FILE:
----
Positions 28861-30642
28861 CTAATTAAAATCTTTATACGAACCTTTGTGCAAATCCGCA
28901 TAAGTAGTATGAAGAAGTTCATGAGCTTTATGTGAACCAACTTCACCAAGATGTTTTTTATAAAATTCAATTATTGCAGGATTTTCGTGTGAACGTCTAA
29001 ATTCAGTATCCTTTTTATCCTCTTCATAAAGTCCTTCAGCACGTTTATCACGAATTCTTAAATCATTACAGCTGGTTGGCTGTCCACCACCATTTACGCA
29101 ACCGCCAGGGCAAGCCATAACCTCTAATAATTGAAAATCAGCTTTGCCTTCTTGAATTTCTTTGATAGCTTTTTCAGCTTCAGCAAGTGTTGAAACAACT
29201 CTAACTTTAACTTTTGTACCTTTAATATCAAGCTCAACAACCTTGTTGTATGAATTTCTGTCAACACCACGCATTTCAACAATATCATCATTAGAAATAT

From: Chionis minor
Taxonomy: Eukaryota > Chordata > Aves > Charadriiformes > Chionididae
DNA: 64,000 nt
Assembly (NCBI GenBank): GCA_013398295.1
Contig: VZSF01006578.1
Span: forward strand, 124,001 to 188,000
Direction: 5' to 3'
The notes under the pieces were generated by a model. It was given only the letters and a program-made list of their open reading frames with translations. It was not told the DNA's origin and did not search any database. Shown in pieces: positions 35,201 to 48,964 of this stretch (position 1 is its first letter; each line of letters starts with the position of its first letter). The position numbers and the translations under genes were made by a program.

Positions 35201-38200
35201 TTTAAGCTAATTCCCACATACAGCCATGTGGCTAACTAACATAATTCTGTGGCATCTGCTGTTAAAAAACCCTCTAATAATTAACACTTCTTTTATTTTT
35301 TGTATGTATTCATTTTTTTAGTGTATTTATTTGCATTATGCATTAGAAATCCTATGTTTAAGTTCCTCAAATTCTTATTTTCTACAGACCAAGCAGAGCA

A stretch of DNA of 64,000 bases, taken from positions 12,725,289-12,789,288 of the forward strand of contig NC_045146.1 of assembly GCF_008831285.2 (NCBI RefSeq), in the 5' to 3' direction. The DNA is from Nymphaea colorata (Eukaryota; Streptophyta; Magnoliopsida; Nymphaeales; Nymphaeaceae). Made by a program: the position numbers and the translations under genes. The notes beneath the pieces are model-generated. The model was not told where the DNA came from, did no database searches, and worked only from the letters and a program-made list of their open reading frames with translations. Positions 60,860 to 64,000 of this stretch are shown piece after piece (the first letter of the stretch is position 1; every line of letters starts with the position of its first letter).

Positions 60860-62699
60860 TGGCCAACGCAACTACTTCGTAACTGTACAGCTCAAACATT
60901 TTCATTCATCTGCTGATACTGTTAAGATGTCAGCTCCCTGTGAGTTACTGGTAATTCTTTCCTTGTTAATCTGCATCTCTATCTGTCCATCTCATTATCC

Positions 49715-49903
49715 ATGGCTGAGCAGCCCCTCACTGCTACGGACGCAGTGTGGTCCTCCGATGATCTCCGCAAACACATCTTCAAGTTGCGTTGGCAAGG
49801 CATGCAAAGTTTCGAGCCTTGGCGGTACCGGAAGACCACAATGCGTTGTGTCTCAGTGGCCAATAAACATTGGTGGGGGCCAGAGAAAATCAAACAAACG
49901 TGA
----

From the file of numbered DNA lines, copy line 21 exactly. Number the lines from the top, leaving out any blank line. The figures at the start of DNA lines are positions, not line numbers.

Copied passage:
60901 TTCATTCATCTGCTGATACTGTTAAGATGTCAGCTCCCTGTGAGTTACTGGTAATTCTTTCCTTGTTAATCTGCATCTCTATCTGTCCATCTCATTATCC